Although women of African descent experience a higher incidence and mortality from triple-negative breast cancer than women of other races or ethnicities, research findings presented by Hall et al at the 2022 ASCO Annual Meeting showed that the magnitude of gene-specific risks of triple-negative breast cancer was similar across different racial and ethnic groups (Abstract 10517).
“The standard belief has always been that the BRCA1 gene is the major gene associated with triple-negative breast cancer, but work from our own and other groups suggested there is an expanded array of genes that were also associated with this cancer subtype,” said Michael J. Hall, MD, MS, lead author of the study and Chair of the Department of Clinical Genetics at Fox Chase Cancer Center. “In our earlier research, we showed that other genes in addition to BRCA1 are also associated with increased risk of triple-negative breast cancer.”
Triple-negative breast cancer accounts for about 10% to 15% of all breast cancers. The term triple-negative breast cancer means the cancer cells don’t have estrogen or progesterone receptors or the protein HER2, potential points of attack that physicians can use to fight cancer, so there are fewer treatment options.
In the current study, Dr. Hall and collaborators expanded on their earlier findings to examine how the magnitude of gene-specific risk of triple-negative breast cancer varies by race/ethnicity. To do this, they examined clinical and genetic records from women referred for multigene cancer panel testing and then used risk modeling to determine whether there was a gene-ancestral interaction.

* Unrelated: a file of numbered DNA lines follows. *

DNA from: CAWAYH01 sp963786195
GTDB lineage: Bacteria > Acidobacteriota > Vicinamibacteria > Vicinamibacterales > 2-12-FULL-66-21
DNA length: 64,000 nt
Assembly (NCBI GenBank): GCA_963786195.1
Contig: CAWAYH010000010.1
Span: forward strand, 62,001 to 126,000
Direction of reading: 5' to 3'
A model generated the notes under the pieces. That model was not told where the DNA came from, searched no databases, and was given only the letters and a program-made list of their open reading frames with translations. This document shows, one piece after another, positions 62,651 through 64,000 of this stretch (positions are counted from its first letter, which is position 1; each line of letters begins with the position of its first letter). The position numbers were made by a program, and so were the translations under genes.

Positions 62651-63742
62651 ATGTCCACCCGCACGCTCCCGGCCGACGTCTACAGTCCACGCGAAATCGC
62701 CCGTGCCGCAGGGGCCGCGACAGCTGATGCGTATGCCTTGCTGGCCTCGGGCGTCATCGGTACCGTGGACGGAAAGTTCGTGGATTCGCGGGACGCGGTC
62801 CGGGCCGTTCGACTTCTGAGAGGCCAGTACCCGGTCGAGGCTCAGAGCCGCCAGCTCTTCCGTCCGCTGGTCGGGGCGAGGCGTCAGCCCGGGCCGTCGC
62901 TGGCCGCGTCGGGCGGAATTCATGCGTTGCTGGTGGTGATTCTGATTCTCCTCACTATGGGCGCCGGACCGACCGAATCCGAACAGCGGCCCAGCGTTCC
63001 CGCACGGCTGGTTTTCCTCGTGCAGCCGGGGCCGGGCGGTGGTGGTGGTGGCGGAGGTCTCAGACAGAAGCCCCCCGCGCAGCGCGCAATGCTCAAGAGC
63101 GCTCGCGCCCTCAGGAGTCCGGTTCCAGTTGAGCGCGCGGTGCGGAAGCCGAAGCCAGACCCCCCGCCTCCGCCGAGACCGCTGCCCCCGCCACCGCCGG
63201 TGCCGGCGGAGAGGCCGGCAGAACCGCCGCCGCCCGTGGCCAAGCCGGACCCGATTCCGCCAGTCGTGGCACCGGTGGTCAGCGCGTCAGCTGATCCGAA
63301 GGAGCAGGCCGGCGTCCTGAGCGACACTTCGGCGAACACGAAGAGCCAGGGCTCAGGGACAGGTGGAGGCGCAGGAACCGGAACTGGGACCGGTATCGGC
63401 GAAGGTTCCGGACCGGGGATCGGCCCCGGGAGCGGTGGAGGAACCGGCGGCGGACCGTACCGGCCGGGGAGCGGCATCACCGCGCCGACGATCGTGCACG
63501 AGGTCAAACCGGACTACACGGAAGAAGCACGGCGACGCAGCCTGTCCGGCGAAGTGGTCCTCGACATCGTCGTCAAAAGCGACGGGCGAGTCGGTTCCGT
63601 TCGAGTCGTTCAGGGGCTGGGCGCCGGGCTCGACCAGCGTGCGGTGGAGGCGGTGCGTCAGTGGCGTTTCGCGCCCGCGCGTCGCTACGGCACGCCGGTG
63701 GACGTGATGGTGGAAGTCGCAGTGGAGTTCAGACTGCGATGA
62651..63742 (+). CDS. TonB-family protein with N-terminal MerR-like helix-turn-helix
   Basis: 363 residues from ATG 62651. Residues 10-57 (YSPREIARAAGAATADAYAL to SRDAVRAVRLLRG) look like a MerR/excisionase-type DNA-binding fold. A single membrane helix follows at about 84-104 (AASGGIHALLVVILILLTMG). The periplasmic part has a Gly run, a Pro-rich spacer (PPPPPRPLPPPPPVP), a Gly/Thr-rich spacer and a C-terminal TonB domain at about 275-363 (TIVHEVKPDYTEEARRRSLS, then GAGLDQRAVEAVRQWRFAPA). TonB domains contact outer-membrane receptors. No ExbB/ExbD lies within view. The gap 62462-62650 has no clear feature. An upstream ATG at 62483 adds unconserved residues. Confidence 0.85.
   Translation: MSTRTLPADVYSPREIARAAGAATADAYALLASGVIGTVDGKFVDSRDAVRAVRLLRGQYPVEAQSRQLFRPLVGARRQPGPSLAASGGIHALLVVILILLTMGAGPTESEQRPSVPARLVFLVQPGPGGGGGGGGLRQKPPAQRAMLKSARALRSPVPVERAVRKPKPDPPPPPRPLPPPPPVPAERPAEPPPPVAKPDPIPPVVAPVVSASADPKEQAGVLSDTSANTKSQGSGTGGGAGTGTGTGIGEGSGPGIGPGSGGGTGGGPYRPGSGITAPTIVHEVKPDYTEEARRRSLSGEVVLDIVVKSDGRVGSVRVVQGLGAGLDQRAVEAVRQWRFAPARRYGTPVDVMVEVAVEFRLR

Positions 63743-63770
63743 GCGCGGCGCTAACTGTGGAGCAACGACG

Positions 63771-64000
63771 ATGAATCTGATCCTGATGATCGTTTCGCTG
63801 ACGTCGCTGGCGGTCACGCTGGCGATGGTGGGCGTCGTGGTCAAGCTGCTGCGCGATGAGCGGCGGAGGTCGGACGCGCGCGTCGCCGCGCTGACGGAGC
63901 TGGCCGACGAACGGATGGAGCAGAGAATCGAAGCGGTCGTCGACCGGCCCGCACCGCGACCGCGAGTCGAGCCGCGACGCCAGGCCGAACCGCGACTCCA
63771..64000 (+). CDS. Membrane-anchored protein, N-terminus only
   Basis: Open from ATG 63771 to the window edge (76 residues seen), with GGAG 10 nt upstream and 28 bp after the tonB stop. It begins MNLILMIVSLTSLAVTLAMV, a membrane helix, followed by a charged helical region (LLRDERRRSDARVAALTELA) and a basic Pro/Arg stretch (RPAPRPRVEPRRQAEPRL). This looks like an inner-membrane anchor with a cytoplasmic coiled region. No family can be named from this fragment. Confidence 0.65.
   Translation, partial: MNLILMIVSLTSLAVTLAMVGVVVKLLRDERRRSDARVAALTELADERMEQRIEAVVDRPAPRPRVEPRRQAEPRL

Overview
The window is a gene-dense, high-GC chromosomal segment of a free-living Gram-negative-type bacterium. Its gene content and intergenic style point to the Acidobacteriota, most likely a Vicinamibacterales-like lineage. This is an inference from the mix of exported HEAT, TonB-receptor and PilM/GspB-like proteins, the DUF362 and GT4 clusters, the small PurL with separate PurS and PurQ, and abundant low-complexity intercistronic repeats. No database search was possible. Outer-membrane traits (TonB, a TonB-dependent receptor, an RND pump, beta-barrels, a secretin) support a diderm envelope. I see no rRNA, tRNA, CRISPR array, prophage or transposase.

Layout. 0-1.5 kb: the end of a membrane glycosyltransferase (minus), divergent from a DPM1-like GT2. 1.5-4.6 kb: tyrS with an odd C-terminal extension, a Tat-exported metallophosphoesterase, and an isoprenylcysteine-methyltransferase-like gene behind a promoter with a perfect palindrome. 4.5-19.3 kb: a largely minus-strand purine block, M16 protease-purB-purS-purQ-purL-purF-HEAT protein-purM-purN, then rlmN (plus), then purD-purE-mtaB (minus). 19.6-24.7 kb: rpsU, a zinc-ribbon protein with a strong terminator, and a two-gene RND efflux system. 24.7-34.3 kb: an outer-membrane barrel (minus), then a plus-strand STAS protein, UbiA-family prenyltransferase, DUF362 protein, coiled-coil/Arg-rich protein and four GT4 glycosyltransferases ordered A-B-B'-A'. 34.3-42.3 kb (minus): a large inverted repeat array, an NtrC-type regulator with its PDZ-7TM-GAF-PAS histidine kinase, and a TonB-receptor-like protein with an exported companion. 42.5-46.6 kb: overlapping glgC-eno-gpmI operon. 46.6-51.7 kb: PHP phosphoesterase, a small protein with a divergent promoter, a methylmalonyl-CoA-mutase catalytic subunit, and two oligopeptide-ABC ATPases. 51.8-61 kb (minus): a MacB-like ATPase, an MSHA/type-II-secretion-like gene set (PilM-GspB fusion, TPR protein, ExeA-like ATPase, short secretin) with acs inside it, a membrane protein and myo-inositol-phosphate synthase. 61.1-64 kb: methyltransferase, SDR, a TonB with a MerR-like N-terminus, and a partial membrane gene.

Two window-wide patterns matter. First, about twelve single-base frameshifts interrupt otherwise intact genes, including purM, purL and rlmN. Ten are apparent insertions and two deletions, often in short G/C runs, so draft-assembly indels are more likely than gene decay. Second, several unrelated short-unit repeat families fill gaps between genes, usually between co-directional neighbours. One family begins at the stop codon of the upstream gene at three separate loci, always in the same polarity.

“The reason to ask this is we know triple-negative breast cancer is a lot more common in African American women. While in general we think these high-risk genetic mutations are evenly distributed in the population by race/ethnicity, we wanted to see if variations in race/ethnicity-specific risks existed and could be explained by gene-specific variability in risk,” said Dr. Hall.
Through this study, researchers confirmed that increased risk of triple-negative breast cancer was highest in patients with pathogenic variants of the gene BRCA1. Additionally, increased risk was associated with mutations in the genes BARD1, PALB2, RAD51C, RAD51D, and BRCA2.
“When we broke down those overall associations of risk by each racial group, we didn’t see any strong evidence of variability by race,” said Dr. Hall. “In other words, the gene-specific risk of triple-negative breast cancer was similar across the different racial groups we examined.”
Disclosure: For full disclosures of the study authors, visit coi.asco.org.The content in this post has not been reviewed by the American Society of Clinical Oncology, Inc. (ASCO®) and does not necessarily reflect the ideas and opinions of ASCO®.